Lakes of Taylor Golf Course Review

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Lakes of Taylor
Grade: B
Teachers’ Comments: A fine muni.

Designed by Arthur Hills, The Lakes of Taylor is an upscale muni. It’s quite long, and if length makes a place a “Championship Course,” then Lakes of Taylor lives up to its self-billing. From the back tees, the course stretches to 7,028 and plays to a 74/136. The middle tees, where mortal golfers should play come in at 70.7/122 and 6,386 yards. Even from these tees, this is a long course.

I really liked the Arthur Hills’ design for The Lakes of Taylor. Much of it is open and treeless, lending comparisons to links courses. It isn’t, of course, because there are no seaside (or Great Lakes-side) winds, and it is far from flat. I like to think of these courses as “prairie courses,” for they reflect the glacier-carved, grassy, windy landscapes of the American heartland. The course also features plenty of light woodland, water and marsh — which again are features you see all across Michigan.

(For what it’s worth, Arthur Hills is the architect of another terrific “muni,” Lyon Oaks, in Wixom. On the other hand, I’m not a fan of “The Legacy by Arthur Hills” in Ottawa Lake)

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The par five 10th at the Lakes of Taylor

About half the holes on the course play through what can only be described as “stadium style” mounds — that is, the fairways are bounded by hummocks and hills. If a championship were to be held here, spectators would be afforded great views of the action. On the open holes, the hills offer a visual aid, helping to define the contours of the fairways.

The other half of The Lakes of Taylor’s holes are lined by woods on one side or the other … or both. The woods are not close to the fairways, and it would take a poor teeshot indeed to loose a ball in the trees (As I nearly did on the eighth hole. Fortunately my partner found it and I punched out).

While there are no serious doglegs at the Lakes of Taylor, six of the holes bend to the right at one point or another. Two turn left. Still, all the bogey golfer really needs to do is to aim properly and try to hit it straight. The fairways are generous and the angles gentle, so even an offline shot still has a chance at bogey at least.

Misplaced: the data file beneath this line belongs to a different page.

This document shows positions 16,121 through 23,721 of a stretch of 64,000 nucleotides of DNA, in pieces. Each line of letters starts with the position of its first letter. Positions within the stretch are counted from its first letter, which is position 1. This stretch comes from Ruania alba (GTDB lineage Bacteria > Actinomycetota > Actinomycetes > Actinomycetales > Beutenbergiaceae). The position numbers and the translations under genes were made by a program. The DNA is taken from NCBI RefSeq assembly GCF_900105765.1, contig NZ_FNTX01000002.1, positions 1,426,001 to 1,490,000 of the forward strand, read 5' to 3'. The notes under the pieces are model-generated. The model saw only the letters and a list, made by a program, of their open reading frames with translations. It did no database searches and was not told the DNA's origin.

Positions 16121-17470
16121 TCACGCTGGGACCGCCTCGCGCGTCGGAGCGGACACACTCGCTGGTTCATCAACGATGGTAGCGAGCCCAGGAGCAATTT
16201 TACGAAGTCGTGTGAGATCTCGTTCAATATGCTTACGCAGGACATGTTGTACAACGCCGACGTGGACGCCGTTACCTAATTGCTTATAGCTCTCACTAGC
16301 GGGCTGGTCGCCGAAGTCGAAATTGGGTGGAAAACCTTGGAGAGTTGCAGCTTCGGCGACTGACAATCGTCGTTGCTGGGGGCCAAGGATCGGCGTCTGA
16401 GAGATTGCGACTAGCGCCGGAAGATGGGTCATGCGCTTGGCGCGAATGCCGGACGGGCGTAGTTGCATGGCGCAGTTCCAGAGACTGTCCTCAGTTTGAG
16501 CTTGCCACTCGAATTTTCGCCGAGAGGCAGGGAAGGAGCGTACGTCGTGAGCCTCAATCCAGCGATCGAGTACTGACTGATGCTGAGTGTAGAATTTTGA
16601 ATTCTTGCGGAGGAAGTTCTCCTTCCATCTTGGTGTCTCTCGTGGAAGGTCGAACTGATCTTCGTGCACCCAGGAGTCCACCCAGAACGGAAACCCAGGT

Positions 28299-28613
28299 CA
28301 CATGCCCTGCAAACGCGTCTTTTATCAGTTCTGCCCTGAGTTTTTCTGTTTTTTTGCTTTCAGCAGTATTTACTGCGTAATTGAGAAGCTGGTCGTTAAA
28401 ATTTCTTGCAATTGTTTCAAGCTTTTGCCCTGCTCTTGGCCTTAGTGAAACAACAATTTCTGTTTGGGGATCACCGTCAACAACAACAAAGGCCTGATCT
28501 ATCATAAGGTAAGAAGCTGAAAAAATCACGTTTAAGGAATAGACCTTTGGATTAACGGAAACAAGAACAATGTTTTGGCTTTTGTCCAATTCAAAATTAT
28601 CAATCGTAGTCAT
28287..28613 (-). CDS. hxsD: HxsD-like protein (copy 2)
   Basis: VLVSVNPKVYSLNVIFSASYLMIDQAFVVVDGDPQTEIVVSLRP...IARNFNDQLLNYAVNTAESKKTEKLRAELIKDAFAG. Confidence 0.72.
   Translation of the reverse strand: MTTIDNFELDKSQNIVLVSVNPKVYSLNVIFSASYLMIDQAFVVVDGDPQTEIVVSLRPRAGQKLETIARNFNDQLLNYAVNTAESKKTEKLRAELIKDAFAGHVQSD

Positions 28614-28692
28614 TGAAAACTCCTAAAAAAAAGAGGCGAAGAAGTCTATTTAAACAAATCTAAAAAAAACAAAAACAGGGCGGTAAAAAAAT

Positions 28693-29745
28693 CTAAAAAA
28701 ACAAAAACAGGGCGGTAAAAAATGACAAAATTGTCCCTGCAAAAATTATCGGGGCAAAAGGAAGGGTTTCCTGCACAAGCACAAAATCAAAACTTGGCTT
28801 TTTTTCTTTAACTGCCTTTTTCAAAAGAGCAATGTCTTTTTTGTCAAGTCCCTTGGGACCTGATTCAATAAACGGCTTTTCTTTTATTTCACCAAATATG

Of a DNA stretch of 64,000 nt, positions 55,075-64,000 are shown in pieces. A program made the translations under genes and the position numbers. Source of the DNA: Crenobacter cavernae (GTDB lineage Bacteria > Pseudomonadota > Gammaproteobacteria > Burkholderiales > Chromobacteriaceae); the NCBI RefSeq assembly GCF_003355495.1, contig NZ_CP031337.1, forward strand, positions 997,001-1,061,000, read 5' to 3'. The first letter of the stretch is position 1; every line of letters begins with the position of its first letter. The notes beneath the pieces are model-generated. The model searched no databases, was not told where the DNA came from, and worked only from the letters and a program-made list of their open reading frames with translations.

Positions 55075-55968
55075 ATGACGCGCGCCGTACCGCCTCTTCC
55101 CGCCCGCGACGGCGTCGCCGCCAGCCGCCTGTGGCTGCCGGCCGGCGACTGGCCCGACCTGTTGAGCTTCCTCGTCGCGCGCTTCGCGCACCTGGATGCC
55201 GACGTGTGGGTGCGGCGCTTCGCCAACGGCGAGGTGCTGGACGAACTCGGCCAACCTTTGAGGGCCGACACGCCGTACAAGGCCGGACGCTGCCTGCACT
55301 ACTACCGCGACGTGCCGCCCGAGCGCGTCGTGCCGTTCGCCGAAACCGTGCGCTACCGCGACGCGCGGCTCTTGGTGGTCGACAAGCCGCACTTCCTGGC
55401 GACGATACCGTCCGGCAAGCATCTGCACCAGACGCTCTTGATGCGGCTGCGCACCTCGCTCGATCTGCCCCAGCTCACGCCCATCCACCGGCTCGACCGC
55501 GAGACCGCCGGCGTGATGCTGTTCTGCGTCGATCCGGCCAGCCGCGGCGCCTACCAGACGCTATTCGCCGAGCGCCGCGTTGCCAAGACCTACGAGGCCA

Water or marsh come into play on ten of the holes. I counted some thirty sand traps.

My biggest challenge at the Lakes of Taylor was the distance. On a good many par fours, I was faced with the unenviable choice of trying a long shot at a green — which were often elevated or bound by bunkers — or laying up and trying to stick a wedge close. The par four fourteenth is a good example of this. At 414 yards from the white, my tees shot of 230 still left me with 184 yards  around a lake to an angled green tucked into a horseshoe shaped knoll. There’s a lot that can go wrong on a longer shot like that, so I decided to lay up short of the hole and pitch up to the green.

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Lakes of Taylor Eighteenth Hole – Tee Shot

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Lakes of Taylor Eighteenth Hole – Green View

My favorite hole was the par five eighteenth. From the tips, it’s a 510 yard affair; it plays 494 from the middle. A marsh/lake runs along the right side for three hundred fifty yards; at that point, another pond appears on the left.  The tee shot needs to stay left, carrying 177 yards of rough and a sliver of pond. Big hitters (not me) need to be careful, though: A tee shot of 250 or so will find you in a bunker left. The second shot should be a mid-iron to the right side of the fairway. Big hitters will perhaps be tempted to go for the green in two, but it projects sufficiently into the pond on the left to make that a hazardous proposition. The green itself has a hill on the back and right, and slopes downward toward the water.

Perhaps the reason I liked this one is that I managed one of my few pars there that day.

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The Lakes of Taylor 18th Green

The green itself is framed nicely by the pond and the absolutely gorgeous clubhouse/banquet facility.

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The twin greens on the par three eleventh at the Lakes of Taylor

Another hole I liked — for its originality — was the par three eleventh.  The hole actually has two greens, creating very different angles. On the day I visited, the flag was to the right. Two greens — as opposed to one large one — offers a different sort of strategy.

I could go on, because there were so many good holes. I thought just two really pedestrian: the par four fifteenth and sixteenth. Given the way they are situated, and the routing, I think Arthur Hills was just out of options for those.

Conditions on the day I played were good, but not great. The Lakes of Taylor is a serious cut above my home track, but also quite short of the area’s “premium” courses. The mowers left debris that sometimes got in the way, and it was not all grass in the fairways. Both of those are things I ignore at my local buck-a-hole course, but should be addressed a a course with loftier ambitions. The also was a weird thing going on with the tee boxes: on most of them, the teeing ground markers were barely two club lengths apart. That doesn’t leave a lot of room. I confess to adding another club length to a good many of them.